Many Mississippi high schools seniors aren't prepared for work or college after graduation according to state and national education officials. MPB's Daniel Cherry reports how some say that's a drain on the state's economic potential.

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Officials: Mississippi High School Seniors Lagging

By Daniel Cherry | Published 10 Apr 2012 07:31pm | comments

Many Mississippi high schools seniors aren't prepared for work or college after graduation according to state and national education officials. MPB's Daniel Cherry reports how some say that's a drain on the state's economic potential.

International Student Assessment evaluations show American students perform at just average levels compared to other developed countries. Mississippi students are even worse. Dr. Tom Burnham is the State Superintendent of Education.

"We're deluding ourselves by talking about how well students are performing nationally when jobs are leaving this country, when we no longer even make a representative showing in the international benchmarking that's being done..."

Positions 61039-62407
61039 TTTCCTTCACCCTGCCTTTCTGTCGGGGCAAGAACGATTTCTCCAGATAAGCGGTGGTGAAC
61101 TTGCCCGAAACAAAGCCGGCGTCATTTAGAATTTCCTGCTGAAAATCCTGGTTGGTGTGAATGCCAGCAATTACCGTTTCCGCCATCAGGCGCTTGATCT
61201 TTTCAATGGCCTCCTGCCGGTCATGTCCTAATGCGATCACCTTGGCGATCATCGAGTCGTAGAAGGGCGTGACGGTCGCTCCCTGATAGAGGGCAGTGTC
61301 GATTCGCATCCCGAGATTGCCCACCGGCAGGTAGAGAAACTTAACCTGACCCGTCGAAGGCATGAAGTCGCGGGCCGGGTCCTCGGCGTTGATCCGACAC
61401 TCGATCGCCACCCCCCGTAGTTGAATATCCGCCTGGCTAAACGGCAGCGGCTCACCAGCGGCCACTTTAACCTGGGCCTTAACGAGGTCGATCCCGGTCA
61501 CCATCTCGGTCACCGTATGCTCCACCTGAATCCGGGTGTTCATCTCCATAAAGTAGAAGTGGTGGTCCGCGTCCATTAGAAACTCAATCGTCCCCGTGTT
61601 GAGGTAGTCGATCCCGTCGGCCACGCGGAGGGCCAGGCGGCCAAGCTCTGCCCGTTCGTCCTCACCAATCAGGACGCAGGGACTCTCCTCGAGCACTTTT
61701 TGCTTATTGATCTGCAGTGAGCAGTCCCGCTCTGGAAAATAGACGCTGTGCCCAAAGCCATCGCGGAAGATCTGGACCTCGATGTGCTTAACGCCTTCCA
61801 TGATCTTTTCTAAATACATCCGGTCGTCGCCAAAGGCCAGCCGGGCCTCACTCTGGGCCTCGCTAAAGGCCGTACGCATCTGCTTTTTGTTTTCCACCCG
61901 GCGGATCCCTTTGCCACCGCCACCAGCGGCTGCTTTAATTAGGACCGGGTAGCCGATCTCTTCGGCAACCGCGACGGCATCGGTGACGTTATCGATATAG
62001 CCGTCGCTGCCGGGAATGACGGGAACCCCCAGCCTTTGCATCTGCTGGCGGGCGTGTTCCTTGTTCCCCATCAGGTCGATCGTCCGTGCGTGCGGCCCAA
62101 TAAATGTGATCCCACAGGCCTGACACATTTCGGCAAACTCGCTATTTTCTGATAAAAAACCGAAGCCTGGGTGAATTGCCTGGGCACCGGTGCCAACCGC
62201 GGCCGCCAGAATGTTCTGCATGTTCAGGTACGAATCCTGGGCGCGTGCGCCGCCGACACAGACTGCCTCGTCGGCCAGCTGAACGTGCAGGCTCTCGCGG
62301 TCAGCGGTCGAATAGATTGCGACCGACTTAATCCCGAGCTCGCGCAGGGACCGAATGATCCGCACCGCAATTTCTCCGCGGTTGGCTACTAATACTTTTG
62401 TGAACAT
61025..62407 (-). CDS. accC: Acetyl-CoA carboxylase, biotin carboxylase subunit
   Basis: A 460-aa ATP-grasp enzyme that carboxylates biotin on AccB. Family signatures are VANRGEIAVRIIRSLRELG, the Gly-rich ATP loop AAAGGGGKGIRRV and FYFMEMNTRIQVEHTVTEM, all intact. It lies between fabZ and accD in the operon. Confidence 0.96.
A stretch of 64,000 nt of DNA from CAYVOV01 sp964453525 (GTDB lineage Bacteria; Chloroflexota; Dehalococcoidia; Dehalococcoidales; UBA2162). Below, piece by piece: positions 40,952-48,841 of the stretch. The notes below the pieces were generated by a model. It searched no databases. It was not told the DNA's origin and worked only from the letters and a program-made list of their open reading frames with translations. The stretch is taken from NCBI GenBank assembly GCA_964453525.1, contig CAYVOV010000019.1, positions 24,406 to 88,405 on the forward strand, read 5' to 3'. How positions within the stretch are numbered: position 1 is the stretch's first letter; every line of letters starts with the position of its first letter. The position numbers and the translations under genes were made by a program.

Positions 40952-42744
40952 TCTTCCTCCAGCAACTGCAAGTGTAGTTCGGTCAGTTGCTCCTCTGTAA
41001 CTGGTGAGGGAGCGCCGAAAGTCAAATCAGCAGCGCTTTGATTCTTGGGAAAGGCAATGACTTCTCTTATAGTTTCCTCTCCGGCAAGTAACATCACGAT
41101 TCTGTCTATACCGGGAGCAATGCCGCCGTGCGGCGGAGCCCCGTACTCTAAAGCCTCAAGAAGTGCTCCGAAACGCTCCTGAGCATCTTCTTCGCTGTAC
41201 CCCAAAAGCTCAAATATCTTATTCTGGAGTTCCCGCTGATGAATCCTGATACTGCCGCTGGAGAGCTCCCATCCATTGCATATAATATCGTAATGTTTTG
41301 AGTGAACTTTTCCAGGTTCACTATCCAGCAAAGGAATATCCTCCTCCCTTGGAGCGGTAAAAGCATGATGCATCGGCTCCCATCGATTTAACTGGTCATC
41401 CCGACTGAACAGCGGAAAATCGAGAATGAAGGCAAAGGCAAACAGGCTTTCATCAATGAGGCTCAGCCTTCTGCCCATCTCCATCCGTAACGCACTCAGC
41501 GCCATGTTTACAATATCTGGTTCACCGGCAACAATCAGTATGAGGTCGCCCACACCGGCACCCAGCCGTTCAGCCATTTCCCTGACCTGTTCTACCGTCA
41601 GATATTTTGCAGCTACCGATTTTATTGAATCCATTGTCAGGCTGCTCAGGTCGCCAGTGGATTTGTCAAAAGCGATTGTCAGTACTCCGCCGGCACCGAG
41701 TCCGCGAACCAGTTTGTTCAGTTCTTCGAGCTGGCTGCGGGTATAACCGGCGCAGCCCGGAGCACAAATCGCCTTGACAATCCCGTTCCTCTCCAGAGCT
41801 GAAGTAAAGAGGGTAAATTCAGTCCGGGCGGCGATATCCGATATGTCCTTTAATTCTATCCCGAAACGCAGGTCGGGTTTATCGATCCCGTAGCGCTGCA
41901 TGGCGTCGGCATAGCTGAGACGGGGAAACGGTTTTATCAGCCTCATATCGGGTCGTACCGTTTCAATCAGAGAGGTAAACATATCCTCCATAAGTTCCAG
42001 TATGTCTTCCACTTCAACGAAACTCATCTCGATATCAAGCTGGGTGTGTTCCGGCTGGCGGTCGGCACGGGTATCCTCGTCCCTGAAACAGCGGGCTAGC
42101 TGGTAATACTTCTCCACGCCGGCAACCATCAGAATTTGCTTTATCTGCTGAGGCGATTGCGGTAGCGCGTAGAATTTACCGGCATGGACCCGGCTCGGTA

Business leaders say that hampers attempts to bring industry to the state. Former Mississippi Governor Ronnie Musgrove chairs the 12th Grade Preparedness Commission for the National Assessment of Educational Progress. He says Mississippi and the rest of the nation have to raise achievement levels for high school seniors.

"We want to make sure that our young people here can keep the jobs here, and we believe that if we're more productive, smarter, better trained, then that's going to be a huge benefit for employers looking to locate jobs."

One achievement indicator is students' preparedness for college. Dr. Eric Clark, Executive Director of the Mississippi Community College Board, says 43 percent of students enrolling in community college require remedial classes.

"We spend about $25 million a year teaching remedial or developmental work for folks that are not ready to do college work. Now that's money that the state has to put out, but then also the students have to invest a lot of money to get ready to do college work."

Officials say one of the first steps to improvement is raising expectations for Mississippi students.

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